TR 420-120 Combat principles—The rifle company
Section I General
II Assault company in attack
III Reserve company in attack
IV Company attacking alone in attack
V Combat company in defense
VI Reserve company in defense
VII Company in a stabilized position
TR-420-125 Combat principles—The machine-gun section
Section I General considerations
II The machine-gun section in attack
III The machine-gun section in defense
TR-420-130 Combat principles—The machine-gun platoon
Section I General considerations
II The machine-gun platoon in attack
III The machine-gun platoon in defense
TR 420-135 Combat principles—the machine-gun company
Section I General
II In attack
III In advance guard
IV In defense
V In outpost
VI In rear guard
VII In withdraw
VIII In flank guard
TR 420-160 Combat principles—The Infantry battalion
Section I The assault battalion in attack
II The reserve battalion in attack
III The battalion in defense
TR 420-170 Combat principles—The Infantry regiment
Section I The regiment in attack
II The regiment in defense
TR 420-180 Combat principles—The service company, Infantry regiment
Section I Introduction
II Operations of the regimental supply system in combat
III The execution of the administration and personnel work of the regimental headquarters
IV The bad section in combat
V Duties of personnel in combat
TR 420-185 Combat principles—The Infantry brigade
Section I Introduction
II The brigade in attack
III The brigade in defense

Appendix D
The Landing-Force and Small-Arms Instructions United States Navy, 1907

Table of Contents

Part I The Landing-Force and Its Employment on Shore
The landing-Force
First Aid
Notes on Military Hygiene
Camping, Bivouacs, and Cantonments
Outposts and Patrols
Advance- and Rear-Guards
Formations for Street Riots
Part II Manual of Guard-Duty and Guard-Mounting
The Commanding Officer
The Officer of the Day
The Commander of the Guard
The 1 P.O. of the Guard
The P.Os. of the Guard
Musicians of the Guard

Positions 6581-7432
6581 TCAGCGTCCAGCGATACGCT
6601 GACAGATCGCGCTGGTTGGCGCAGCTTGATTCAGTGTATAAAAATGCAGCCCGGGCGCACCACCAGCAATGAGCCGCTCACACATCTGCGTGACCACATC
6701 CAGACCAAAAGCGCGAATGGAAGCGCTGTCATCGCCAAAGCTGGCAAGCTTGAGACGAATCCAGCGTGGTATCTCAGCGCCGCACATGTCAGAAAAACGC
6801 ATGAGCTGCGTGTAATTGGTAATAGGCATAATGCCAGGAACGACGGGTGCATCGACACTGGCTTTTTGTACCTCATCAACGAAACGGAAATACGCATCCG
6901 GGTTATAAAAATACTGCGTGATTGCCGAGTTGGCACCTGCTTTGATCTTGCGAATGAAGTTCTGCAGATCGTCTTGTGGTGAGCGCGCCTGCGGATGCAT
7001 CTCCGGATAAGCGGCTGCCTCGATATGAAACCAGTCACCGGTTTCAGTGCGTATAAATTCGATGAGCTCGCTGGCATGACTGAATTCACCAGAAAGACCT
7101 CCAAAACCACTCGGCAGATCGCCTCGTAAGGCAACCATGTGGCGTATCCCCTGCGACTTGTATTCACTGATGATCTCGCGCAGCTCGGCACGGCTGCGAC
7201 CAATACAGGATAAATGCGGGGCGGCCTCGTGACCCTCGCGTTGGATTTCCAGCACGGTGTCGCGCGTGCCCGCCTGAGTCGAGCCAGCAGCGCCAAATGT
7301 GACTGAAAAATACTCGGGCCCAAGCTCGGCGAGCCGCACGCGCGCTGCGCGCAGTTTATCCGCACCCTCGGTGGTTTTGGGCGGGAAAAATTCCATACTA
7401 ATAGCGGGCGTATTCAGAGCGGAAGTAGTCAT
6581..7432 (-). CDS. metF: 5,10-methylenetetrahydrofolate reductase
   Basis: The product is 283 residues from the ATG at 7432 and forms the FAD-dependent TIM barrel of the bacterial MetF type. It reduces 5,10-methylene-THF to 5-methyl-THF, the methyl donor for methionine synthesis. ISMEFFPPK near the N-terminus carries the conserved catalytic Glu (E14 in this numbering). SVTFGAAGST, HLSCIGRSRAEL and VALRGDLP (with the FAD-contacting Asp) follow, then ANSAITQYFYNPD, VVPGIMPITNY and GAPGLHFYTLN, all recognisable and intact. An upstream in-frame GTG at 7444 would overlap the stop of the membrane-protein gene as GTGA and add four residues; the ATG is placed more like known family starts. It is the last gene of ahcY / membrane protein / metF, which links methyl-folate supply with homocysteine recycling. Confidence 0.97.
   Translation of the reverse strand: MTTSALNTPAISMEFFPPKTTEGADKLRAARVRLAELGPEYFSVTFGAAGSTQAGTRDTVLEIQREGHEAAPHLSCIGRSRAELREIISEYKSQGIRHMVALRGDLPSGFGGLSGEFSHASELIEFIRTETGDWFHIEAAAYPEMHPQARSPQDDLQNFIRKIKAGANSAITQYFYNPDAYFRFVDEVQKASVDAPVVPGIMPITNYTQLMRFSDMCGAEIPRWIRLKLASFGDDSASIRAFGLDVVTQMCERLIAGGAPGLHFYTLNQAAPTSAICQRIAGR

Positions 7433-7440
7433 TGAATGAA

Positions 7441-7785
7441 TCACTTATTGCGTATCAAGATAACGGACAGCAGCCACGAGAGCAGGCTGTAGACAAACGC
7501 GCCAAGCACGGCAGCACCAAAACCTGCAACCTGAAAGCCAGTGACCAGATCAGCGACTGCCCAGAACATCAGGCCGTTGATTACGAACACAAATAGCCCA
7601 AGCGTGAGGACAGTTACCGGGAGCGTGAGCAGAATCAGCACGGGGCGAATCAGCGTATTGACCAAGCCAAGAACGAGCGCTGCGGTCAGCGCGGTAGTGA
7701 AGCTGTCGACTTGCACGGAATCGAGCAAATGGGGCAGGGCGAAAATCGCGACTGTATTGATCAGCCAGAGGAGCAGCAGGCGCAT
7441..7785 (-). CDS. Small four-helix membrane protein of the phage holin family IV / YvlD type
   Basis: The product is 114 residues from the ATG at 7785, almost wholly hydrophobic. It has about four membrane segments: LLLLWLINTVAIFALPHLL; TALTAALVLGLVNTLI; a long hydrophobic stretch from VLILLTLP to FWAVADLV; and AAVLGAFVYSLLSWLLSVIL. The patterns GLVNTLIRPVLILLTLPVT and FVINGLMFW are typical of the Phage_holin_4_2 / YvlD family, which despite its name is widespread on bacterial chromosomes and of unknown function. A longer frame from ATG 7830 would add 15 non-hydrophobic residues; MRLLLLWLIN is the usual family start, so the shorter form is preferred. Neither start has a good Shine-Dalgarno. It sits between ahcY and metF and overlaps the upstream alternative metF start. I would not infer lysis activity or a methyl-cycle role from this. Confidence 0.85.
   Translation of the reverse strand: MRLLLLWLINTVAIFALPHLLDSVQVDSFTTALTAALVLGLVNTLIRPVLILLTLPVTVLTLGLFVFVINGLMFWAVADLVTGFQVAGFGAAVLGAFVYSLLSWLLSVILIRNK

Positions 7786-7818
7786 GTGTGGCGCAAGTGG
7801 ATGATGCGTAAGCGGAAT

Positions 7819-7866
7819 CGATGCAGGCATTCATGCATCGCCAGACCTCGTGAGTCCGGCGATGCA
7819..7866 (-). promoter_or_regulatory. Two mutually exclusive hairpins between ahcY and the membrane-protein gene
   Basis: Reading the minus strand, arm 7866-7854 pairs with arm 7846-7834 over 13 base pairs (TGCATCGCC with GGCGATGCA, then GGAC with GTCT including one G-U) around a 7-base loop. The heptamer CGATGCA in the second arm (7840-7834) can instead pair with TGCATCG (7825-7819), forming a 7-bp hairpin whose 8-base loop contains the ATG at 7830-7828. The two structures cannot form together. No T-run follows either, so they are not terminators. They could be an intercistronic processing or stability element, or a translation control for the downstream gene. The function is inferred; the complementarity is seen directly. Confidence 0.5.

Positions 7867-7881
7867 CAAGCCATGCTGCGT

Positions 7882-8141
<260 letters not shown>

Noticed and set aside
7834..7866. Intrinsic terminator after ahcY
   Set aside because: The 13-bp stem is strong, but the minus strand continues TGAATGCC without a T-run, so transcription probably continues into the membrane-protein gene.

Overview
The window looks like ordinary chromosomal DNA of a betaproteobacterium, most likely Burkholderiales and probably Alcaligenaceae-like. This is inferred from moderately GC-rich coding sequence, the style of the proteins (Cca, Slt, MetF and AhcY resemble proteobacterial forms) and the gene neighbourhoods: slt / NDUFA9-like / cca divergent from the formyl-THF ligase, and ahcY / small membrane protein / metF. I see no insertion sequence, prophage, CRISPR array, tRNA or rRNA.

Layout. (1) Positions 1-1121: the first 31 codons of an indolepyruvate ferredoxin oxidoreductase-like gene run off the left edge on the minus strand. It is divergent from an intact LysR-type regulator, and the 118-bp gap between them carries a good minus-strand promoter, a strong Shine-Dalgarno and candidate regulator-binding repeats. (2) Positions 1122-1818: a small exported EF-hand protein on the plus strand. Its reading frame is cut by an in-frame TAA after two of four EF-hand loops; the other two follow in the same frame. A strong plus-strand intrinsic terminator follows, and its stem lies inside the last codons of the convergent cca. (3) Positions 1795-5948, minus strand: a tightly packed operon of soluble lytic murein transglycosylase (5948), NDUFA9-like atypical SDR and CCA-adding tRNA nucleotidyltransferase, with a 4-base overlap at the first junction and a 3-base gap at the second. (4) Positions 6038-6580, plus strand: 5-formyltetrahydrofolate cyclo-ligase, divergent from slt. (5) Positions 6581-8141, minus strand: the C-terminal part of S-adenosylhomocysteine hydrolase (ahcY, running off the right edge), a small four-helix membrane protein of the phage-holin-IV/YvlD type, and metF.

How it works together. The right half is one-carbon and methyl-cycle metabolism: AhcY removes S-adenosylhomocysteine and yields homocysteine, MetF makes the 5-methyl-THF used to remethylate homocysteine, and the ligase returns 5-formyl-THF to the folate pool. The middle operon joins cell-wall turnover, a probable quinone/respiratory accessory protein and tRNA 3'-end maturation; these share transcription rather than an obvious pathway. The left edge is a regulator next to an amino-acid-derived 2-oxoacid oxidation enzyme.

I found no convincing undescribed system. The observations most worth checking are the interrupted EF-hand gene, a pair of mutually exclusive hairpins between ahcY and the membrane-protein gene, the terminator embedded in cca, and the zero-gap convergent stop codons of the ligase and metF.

Orderly for the Commanding Officer
Orders for Sentinels on Post
Fire or Disorder
Orders for Sentinels at the Post of the Guard
Compliments from Sentinels
Color-Line and Sentinels
Police and Fatigue Duty
Flags and Colors
Reveille and Retreat Gun
Guard Mounting
Part III Extended Order
General Principles
Instructions for Skirmishers
The Squad in Extended Order
The Company in Extended Order
The Battalion in Extended Order
The Naval Brigade in Extended Order
Part IV Drill regulations for Artillery
General Rules
School of the Section
Service of the Piece in Boats
School of the Battery
School of the Battalion
Artillery in the Field
Part V Firing Regulations for Small Arms, Boat-Guns and Field Pieces, U.S. Navy, 1905
Position and Aiming Drill
Estimating-Distance Drill
Artillery Practice
Individual Range-Firing, Rifle and Pistol
Collective Firing, Squads and Companies
Supplementary Forms of Rifle Practice
Boat-Crews, Extended Order Long-Range Firing
Range and Pit Regulations
Boat-Guns and Field Pieces
General Regulations (Prizes, Competition, Reports, Definitions, and Ammunition Allowance)
Part VI Infantry Drill Regulations (Close Order) United States Navy, 1905
General Principles
School of the Recruit
School of the Squad
Manual of Arms
Loadings and Firings
Modifications of the Manual for U.S. Army Rifle
Description of U.S Army Rifle, Model 1903
Manual of the Sword
Manual of the Color
School of the Company
School of the Battalion
Evolutions of the Naval Brigade
Parade, Reviews, and Inspections
Escorts of Honor
Honors and Salutes
Funeral Escort
The Band


59. Letter, “Commodore Ezek Hopkins to John Hancock,” April 9, 1776. Naval Documents of the American Revolution. Vol. 4 (Washington DC, Naval History Division, 1969): 735-36.

60. Crawford, Michael J., ed. The Naval War of 1812, A Documentary History. Vol. 3. Washington DC. Naval Historical Center, 2002. [Specific Baltimore figures from Letter Como John Rogers to Secretary Jones. Sept 27, 1814 are on pages 298-303.

61. Letter, “C.K. Stribling to Captain S. Cassin.” April 8, 1823; Letter, Lt Kearney to Como David Porter. August 10, 1823. Quoted in its entirety in Caspar F. Goodrich. “Our Navy and the West Indian Pirates, A Documentary History.” US Naval Institute Proceedings 43, no. 4-5 (April, May 1917): 635-36, 972-977.

62. Ellsworth, Harry Allanson. One Hundred Eighty Landings of United States marines 1800-1934. (Washington, DC: Headquarters and Museums Division, Headquarters USMC, 1974): 151-154.

63. Bauer, K. Jack. Surfboats and Horse Marines, U.S. Naval Operations in the Mexican War. Annapolis, MD: United States Naval Institute, 1969.

64. Bauer, K. Jack. Surfboats and Horse Marines, U. S. Naval Operations in the Mexican War, 1846-48. Annapolis, MD: US Naval Institute, 1969.

65. Millet, Allan. Semper Fidelis, The History of the Marine Corps (New York: The Free Press, 1991): 85


67. Veit, Chuck. “First Shiloh.”

68. Brownson, William H. “The Pirate Ship Forward”. In Clayton R. Barrow, Jr. America Spreads Her Sails, U. S. Seapower in the 19th Century. Annapolis, MD:. Naval Institute Press, 1973): 138-152. Admiral Brownson’s commanded the expedition. A memorial plaque in honor of Ens Jonathan Wainwright Jr. who was killed during this incident is found to the right of the altar at the Naval Academy Chapel.